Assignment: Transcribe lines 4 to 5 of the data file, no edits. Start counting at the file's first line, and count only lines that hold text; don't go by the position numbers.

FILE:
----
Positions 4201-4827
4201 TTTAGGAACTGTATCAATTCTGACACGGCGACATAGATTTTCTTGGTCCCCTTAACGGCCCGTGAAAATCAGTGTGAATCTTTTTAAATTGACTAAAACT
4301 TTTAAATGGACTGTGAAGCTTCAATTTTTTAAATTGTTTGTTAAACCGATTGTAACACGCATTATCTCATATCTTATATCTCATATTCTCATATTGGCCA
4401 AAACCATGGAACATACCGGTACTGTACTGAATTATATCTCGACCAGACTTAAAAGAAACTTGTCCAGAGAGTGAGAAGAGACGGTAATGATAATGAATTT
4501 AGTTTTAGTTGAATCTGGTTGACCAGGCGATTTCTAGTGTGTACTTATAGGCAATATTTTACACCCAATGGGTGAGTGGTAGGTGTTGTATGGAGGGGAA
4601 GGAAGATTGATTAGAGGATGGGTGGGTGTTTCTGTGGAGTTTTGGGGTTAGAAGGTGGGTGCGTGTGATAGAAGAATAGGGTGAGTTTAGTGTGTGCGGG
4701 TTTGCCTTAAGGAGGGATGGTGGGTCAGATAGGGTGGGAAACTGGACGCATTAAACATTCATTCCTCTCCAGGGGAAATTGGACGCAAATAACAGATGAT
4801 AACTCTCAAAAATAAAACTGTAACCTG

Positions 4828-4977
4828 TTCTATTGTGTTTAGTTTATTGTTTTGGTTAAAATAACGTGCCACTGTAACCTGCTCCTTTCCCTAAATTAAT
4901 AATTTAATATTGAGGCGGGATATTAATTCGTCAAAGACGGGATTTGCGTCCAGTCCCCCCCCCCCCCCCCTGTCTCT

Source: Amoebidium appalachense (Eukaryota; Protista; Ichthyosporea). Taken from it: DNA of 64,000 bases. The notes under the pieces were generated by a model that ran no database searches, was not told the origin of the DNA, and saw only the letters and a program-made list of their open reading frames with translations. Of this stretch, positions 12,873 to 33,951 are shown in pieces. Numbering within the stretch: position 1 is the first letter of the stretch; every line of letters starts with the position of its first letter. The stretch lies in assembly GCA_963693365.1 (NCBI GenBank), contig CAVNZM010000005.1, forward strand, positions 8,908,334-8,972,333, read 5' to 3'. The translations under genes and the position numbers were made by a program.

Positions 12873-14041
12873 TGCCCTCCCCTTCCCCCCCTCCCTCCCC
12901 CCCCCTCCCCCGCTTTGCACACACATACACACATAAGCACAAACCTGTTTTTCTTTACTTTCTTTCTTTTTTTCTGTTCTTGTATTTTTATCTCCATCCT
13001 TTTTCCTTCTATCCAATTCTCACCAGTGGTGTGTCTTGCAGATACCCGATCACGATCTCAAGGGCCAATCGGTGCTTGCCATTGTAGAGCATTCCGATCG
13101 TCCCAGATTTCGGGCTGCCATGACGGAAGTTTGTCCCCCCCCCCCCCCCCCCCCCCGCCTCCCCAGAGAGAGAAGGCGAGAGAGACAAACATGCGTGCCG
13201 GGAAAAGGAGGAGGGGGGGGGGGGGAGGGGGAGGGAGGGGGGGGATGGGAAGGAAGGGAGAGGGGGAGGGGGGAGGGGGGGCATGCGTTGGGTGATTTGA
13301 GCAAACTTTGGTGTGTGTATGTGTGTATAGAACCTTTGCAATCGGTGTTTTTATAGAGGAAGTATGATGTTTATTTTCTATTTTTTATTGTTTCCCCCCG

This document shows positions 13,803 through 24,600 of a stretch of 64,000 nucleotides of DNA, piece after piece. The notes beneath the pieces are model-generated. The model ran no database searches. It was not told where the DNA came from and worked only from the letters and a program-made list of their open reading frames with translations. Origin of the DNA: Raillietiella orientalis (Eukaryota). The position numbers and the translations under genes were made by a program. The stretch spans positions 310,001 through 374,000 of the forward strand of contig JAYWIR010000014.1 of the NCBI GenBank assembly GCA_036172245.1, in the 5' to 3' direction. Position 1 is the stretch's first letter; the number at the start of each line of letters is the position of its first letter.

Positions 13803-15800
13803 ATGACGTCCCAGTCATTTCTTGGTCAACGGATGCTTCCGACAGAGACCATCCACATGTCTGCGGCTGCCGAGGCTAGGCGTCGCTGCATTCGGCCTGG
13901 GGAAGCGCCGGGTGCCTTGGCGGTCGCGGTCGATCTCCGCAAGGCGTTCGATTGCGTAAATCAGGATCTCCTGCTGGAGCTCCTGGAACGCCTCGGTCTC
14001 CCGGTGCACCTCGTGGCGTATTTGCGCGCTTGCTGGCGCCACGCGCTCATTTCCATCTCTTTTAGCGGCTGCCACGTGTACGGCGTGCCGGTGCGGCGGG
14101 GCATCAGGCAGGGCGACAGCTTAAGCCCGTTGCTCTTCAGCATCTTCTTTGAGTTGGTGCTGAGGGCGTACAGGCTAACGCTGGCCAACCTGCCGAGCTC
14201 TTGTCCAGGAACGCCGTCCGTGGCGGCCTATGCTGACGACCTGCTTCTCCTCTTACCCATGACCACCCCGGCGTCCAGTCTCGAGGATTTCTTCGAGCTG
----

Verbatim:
4401 AAACCATGGAACATACCGGTACTGTACTGAATTATATCTCGACCAGACTTAAAAGAAACTTGTCCAGAGAGTGAGAAGAGACGGTAATGATAATGAATTT
4501 AGTTTTAGTTGAATCTGGTTGACCAGGCGATTTCTAGTGTGTACTTATAGGCAATATTTTACACCCAATGGGTGAGTGGTAGGTGTTGTATGGAGGGGAA